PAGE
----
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Only Fools and Horses is a British sitcom created and written by John Sullivan. Seven series were originally broadcast on BBC One in the United Kingdom between 1981 and 1991, with sporadic Christmas specials until 2003, as well as a one-off Sport Relief special in 2014.

Only Fools and Horses gained a spin-off called The Green Green Grass, and a prequel trilogy called Rock & Chips.

Plot

Derek "Del Boy" Trotter (played by Sir David Jason), a fast-talking, archetypal cockney market trader, lives in a council flat in a high-rise tower block, Nelson Mandela House, in Peckham, South London with his much younger brother, Rodney (played by Nicholas Lyndhurst), and their elderly Grandad (played by Lennard Pearce). Their mother Joan died in 1964 when Rodney was young, and their father Reg absconded shortly after his wife's death, effectively making Del as Rodney's surrogate family and the family patriarch. Despite the differences in their ages, the brothers share a constant bond throughout.

The situation focuses primarily on their futile attempts to get rich - "This time next year, we'll be millionaires!" is a frequent catchphrase of Del's - through buying and selling a variety of low-quality and illegal goods, such as Russian Army camcorders, luminous yellow paint, and sex dolls filled with an explosive gas. The Trotters own an unregistered company, "Trotters Independent Traders", trade primarily on the black market and generally neither pay taxes nor claim money from the state; as Del says, "The government don't give us nothing, so we don't give the government nothing." Most of their deals are too dodgy to succeed and usually end up backfiring, an important factor in generating sympathy for the characters. They also drive a grubby yellow Reliant Regal van, and are regulars at their local pub, "The Nag's Head".

Initially, Del, Rodney, and Grandad were the show's only regulars, but gradually the likes of dopey roadsweeper Trigger (played by Roger Lloyd-Pack), snobbish used car salesman Boycie (played by John Challis) and his wife Marlene (played by Sue Holderness), Nag's Head landlord Mike Fisher (played by Kenneth MacDonald), youthful spiv Mickey Pearce (played by Patrick Murray), lorry driver Denzil (played by Paul Barber), and grubby café owner Sid (played by Roy Heather) were added to the cast, becoming popular in their own right and contributing to the humour and the plots, although the show always centered around the Trotters.

As the show progressed, the scope of the plots expanded, leading to the larger regular cast, with creator and writer John Sullivan unafraid to mix comedy with drama. Many early episodes were self-contained, with few plot-lines mentioned again, but the show developed a story arc and an ongoing episodic dimension. Grandad was killed off following the death of Lennard Pearce, and the Trotter Brothers' long-lost Uncle Albert (played by Buster Merryfield) emerged to restore the three generations line-up. After years of fruitless searching, both Del and Rodney found long-term love interests, in the form of actress Raquel Turner (played by Tessa Peake-Jones) and rich evening school student Cassandra Parry (played by Gwyneth Strong) respectively; Del also had a son with Raquel, Damien. Rodney and Cassandra married, separated, and then got back together again. Uncle Albert died. Cassandra miscarried, but then she and Rodney eventually had a daughter, Joan Trotter Jr. Rodney found out his real father was gentleman thief Freddie "The Frog" Robdal (who was also played by Nicholas Lyndhurst in Rock & Chips). The Trotters finally became millionaires, before losing it again, and then regaining some of it.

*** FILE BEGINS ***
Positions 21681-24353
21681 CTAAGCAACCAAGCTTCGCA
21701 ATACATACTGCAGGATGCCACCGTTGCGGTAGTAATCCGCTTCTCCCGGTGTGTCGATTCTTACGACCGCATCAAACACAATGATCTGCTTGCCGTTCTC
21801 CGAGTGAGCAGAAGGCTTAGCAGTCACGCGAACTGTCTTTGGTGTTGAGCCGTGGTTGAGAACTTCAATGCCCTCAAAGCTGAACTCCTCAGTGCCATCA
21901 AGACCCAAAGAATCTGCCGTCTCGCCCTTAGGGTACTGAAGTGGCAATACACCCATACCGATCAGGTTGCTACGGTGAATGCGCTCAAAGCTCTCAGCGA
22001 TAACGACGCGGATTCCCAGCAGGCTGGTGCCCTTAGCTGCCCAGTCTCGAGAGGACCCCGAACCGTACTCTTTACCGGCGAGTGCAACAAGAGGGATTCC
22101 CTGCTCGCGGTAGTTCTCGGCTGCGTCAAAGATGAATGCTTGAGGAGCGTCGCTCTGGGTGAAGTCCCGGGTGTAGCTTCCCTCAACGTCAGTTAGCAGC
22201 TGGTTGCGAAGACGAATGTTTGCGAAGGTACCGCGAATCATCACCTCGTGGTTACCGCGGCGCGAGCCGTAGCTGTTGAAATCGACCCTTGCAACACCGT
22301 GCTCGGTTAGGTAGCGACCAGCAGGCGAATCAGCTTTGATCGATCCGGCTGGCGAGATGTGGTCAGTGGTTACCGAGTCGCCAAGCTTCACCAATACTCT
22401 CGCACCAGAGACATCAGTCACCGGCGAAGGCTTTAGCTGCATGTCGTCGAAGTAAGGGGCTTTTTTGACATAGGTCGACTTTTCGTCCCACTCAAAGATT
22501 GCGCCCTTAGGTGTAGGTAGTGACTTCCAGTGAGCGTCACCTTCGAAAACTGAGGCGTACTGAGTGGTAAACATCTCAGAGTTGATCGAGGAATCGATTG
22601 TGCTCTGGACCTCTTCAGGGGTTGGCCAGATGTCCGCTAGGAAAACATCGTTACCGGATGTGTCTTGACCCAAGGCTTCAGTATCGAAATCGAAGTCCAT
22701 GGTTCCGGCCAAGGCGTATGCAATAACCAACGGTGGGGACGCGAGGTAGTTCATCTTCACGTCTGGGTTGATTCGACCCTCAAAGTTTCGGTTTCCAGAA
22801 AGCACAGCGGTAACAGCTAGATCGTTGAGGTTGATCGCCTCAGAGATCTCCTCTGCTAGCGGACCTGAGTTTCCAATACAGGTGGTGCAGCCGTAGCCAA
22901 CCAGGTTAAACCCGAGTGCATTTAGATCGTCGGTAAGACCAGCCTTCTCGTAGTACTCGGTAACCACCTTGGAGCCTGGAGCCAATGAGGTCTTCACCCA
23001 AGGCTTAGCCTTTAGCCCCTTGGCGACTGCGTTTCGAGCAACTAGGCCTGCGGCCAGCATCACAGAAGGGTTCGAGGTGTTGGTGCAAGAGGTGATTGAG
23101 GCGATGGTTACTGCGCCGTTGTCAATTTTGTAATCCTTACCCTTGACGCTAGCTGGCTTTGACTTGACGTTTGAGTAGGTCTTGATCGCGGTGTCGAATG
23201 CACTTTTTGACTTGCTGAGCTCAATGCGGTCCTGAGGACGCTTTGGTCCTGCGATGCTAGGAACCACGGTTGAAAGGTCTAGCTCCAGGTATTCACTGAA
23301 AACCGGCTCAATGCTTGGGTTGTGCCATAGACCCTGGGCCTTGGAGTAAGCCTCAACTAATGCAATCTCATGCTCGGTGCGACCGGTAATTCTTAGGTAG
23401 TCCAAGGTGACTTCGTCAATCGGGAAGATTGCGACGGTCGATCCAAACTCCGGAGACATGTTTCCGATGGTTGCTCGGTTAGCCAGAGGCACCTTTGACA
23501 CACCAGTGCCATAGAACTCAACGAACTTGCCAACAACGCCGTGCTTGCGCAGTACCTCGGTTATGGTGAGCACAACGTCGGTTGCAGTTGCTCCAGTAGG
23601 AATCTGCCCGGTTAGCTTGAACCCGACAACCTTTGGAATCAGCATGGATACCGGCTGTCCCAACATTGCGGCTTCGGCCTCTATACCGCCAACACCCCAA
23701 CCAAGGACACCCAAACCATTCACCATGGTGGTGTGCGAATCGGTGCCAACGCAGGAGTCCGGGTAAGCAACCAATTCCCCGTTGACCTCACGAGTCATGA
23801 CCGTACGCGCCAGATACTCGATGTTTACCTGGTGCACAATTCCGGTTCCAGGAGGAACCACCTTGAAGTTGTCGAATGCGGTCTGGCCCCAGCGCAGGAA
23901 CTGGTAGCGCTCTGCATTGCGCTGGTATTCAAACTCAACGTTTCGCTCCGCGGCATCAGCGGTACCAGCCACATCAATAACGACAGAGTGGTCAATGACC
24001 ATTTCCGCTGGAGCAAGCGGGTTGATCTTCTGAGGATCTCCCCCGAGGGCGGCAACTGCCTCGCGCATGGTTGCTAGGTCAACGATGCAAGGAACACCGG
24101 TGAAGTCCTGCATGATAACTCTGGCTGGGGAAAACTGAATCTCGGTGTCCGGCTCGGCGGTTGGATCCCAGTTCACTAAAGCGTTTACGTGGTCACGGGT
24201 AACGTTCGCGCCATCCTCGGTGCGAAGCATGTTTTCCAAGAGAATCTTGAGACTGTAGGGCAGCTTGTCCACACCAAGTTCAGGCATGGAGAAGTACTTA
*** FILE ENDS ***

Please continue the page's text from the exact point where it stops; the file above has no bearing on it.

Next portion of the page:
The humour comes from several sources. The interaction between Del and Rodney is key, with each an ideal comic foil for the other in both personality and appearance. Much is made of the traits of individual characters, such as Del's lack of cultural refinement, despite his pretensions, best seen in his misuse of French phrases or his claims to be a yuppy; Rodney's gormless nature, resulting in him being labelled a "plonker" or a "dipstick" by Del; the general daftness of Grandad and Trigger; and the rampant snobbery of Boycie. There are also several running gags, including Trigger's constant reference to Rodney as "Dave", Uncle Albert's "During the war..." anecdotes, Del's supposed long-time affair with Marlene, and the dilapidated Trotter Van.

Why It Rocks

  1. A nice blend of comedy and drama.
  2. Great acting.
  3. Likable characters.
  4. Brilliant theme tune as sung by John Sullivan.
  5. So many memorable episodes, such as "A Touch of Glass", "Friday the 14th", "Strained Relations", "Tea for Three", "Who Wants to Be a Millionaire?", "The Frog's Legacy", "Dates", "Yuppy Love", "Little Problems", "The Jolly Boys' Outing", "Stage Fright", "Three Men, a Woman, and a Baby", "Mother Nature's Son", and the 1996 Christmas trilogy.

Bad Qualities

  1. The 1986 Christmas special "A Royal Flush".
  2. Cassandra is the least popular character on the show.